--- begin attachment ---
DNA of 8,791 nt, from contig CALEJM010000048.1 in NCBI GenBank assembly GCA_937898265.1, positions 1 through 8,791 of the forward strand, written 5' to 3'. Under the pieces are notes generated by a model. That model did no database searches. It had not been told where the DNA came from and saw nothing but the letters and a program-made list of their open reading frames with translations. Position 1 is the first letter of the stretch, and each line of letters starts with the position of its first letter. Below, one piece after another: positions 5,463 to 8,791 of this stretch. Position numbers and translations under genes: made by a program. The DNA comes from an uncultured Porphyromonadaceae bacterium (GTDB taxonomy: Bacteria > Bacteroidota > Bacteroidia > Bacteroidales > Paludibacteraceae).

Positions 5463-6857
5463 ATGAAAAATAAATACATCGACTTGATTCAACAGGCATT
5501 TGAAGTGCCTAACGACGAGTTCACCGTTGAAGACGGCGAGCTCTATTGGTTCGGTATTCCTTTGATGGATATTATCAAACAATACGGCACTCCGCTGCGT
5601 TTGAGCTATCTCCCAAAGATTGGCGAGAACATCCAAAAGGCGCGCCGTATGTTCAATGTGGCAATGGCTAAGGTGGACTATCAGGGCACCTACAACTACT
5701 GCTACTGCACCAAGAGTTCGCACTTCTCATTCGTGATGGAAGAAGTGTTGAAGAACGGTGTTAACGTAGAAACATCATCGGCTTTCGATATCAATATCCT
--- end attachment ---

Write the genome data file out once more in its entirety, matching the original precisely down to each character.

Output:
DNA of 8,791 nt, from contig CALEJM010000048.1 in NCBI GenBank assembly GCA_937898265.1, positions 1 through 8,791 of the forward strand, written 5' to 3'. Under the pieces are notes generated by a model. That model did no database searches. It had not been told where the DNA came from and saw nothing but the letters and a program-made list of their open reading frames with translations. Position 1 is the first letter of the stretch, and each line of letters starts with the position of its first letter. Below, one piece after another: positions 5,463 to 8,791 of this stretch. Position numbers and translations under genes: made by a program. The DNA comes from an uncultured Porphyromonadaceae bacterium (GTDB taxonomy: Bacteria > Bacteroidota > Bacteroidia > Bacteroidales > Paludibacteraceae).

Positions 5463-6857
5463 ATGAAAAATAAATACATCGACTTGATTCAACAGGCATT
5501 TGAAGTGCCTAACGACGAGTTCACCGTTGAAGACGGCGAGCTCTATTGGTTCGGTATTCCTTTGATGGATATTATCAAACAATACGGCACTCCGCTGCGT
5601 TTGAGCTATCTCCCAAAGATTGGCGAGAACATCCAAAAGGCGCGCCGTATGTTCAATGTGGCAATGGCTAAGGTGGACTATCAGGGCACCTACAACTACT
5701 GCTACTGCACCAAGAGTTCGCACTTCTCATTCGTGATGGAAGAAGTGTTGAAGAACGGTGTTAACGTAGAAACATCATCGGCTTTCGATATCAATATCCT